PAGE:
Case in point is him being recorded as saying he might raise taxes on the rich without making it clear at that moment that he meant from his top rate of 25%, not the present 39.6%.

Constantly having to pick up the pieces or “clarify his remarks” doesn’t instill confidence in voters. It plays right into the argument that he doesn’t think things through before he acts.

If, as one of the commenters noted, there is a thoughtful and disciplined Trump he needs to reveal it without shedding his core message. People aren’t looking for someone who will go along with the status quo or compromise his principles once he’s in office.

The so-called conservative wing of the GOP clearly thinks that he will serve as the head of their party at their pleasure. That was crystal clear when they made the demand that he show them all his personnel choices before the convention. They seem to have lost sight of the fact that we have three branches of government. The price of their cooperation shouldn’t be capitulation.

Some of the present GOP congressional players seem to be as unpopular with voters as Hillary Clinton.

That’s on them, not on Mr. Trump. It’s time to get over being mad at the world because it isn’t the world you want. If it was, we wouldn’t need an election.

It’s too bad it has to happen now, but Mr. Trump’s first test as a dealmaker is whether he can convince a majority of the people he will have to work with to take him seriously.

If you read between the lines, Mike, Ruth and Leo have similar concerns about what seems to be a concerted effort to dismantle the America they know. They may see different facets of that, but they all see it, even those who didn’t make the publication cut.

Here’s a sampling of from some of the unprinted replies.

“Americans have been held hostage to the war between both the hard right and the hard left for at least ten years. It’s time for both of them to go.”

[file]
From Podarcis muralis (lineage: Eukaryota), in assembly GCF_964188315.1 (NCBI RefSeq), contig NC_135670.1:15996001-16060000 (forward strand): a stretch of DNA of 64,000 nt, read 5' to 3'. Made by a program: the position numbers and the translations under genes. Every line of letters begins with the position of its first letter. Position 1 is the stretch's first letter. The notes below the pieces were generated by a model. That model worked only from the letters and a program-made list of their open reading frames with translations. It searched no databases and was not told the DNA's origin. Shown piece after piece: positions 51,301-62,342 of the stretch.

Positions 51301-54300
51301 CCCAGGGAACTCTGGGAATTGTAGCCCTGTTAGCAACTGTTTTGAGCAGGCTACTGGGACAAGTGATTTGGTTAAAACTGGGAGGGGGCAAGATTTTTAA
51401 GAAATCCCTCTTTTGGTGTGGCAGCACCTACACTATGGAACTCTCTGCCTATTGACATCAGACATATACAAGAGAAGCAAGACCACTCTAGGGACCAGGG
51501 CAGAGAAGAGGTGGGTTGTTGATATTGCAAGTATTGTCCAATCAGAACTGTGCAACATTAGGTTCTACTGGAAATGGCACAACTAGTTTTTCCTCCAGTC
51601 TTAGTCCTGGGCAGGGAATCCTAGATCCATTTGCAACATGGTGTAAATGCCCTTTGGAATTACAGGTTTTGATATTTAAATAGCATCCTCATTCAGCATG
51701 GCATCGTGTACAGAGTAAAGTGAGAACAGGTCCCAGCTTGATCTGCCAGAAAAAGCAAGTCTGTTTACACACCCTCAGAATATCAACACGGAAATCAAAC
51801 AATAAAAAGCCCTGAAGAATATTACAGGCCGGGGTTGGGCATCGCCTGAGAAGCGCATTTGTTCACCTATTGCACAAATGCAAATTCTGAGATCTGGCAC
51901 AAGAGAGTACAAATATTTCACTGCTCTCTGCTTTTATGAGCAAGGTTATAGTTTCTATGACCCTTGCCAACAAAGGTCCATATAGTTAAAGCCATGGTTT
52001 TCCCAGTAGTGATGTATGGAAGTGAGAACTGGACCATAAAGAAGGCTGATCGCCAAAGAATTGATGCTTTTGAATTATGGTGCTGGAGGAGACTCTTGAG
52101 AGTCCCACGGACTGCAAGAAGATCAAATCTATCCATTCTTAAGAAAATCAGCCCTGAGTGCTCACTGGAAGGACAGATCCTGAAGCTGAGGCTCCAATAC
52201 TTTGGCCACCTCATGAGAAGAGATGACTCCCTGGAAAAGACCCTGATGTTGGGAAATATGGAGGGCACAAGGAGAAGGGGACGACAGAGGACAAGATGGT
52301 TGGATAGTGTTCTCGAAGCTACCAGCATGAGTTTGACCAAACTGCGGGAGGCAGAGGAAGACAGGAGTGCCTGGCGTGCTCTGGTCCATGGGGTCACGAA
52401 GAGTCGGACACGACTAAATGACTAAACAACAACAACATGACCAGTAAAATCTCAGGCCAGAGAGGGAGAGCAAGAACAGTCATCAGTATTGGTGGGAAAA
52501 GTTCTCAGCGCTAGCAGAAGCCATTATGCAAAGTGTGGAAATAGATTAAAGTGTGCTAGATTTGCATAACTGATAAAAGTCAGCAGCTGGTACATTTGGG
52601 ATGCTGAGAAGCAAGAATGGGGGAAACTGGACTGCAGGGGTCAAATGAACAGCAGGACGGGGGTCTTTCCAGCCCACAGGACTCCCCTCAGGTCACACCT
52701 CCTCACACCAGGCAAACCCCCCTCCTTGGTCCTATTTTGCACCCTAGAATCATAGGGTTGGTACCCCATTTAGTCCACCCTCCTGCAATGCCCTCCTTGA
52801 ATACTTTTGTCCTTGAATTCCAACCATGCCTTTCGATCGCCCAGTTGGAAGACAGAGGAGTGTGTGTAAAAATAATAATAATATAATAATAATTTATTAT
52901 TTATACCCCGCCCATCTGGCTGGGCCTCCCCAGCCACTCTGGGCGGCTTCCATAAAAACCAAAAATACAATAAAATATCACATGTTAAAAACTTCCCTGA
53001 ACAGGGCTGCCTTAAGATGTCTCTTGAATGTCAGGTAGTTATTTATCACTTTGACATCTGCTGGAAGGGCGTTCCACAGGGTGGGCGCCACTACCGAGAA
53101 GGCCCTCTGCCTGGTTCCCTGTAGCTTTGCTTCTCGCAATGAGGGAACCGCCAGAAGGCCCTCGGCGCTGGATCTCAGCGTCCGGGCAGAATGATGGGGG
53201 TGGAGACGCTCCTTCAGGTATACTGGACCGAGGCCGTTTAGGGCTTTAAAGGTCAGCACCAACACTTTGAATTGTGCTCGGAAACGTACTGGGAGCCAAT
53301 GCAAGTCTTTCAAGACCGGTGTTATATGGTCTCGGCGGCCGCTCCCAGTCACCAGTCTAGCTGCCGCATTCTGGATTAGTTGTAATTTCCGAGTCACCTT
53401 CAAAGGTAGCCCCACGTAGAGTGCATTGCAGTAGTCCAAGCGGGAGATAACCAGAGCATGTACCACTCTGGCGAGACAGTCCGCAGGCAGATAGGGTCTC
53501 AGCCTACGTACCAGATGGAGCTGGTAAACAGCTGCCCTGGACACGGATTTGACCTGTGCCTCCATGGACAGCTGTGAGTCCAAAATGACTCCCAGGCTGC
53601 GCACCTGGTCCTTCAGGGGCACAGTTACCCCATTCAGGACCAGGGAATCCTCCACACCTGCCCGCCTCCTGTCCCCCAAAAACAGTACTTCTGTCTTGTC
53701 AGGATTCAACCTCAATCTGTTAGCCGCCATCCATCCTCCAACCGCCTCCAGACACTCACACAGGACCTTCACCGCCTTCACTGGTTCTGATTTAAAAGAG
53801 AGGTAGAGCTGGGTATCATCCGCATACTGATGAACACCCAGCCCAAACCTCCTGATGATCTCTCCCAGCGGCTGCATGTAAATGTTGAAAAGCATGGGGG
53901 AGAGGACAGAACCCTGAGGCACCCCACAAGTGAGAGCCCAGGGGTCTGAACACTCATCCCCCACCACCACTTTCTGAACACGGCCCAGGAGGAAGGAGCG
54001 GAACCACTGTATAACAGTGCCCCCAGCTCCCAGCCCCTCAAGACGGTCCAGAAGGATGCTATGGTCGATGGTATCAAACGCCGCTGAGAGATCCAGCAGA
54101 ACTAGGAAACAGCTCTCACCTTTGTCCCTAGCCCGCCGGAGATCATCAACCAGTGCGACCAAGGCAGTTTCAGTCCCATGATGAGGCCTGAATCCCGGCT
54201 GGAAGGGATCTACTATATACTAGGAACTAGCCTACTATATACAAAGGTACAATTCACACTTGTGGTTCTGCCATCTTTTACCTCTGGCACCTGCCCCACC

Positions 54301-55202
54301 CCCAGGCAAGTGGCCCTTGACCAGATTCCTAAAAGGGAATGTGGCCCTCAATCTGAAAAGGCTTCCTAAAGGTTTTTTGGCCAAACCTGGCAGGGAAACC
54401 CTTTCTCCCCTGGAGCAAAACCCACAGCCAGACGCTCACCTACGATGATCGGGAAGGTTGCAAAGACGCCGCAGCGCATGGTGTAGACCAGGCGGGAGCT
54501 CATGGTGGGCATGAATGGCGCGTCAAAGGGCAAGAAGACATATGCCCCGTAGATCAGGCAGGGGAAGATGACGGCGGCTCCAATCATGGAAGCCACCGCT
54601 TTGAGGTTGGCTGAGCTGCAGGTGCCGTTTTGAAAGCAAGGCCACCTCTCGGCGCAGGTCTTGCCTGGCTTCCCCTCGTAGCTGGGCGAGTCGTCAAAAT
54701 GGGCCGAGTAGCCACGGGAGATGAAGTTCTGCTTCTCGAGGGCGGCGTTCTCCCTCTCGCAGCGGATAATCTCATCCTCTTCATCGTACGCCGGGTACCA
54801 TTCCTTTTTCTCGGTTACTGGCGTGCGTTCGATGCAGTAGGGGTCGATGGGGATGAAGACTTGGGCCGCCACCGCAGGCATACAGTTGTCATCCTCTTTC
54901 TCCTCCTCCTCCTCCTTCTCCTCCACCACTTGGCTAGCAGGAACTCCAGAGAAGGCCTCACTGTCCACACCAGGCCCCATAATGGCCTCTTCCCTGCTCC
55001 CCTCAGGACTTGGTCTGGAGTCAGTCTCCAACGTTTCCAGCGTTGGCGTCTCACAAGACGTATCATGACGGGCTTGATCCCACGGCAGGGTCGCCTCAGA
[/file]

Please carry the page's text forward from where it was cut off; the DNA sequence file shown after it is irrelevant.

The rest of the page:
“What we’ve had for the past eight years isn’t immigration, it’s a government sanctioned hostile takeover.”

“I’m damned tired of “conservative values” being defined by where and how many times somebody goes to church.”

“America will be great again when we have a government that doesn’t want to control every thought, word and deed we have.”

“There are an awful lot of Republicans that deserve to be voted out for the way they’ve acted for the last eight years, no matter who wins.”

Because you asked – about the finalists

Here’s how they were picked to share their views.

When what we called the debate watcher club went on hiatus, it compiled and sent out the list of questions to see if anyone they knew would be interested in commenting. There were some 40 responses. Just as happens in real  life, you win some, you lose some, so not everyone got printed.

Some were disqualified because they didn’t comment on all the questions. Since it was clearly stated that replies would be printed unedited and in full, that disqualified those folks. Some were just not coherent in explaining why they were or weren’t sure about voting for Mr. Trump, and predictably, some were too profane to use.

The three people  presented were chosen because they seemed to have put the most thought into their answers and weren’t just parroting some campaign line or angle. For the others, your responses are noted and figure into the remarks above. Thank you!

From → op-ed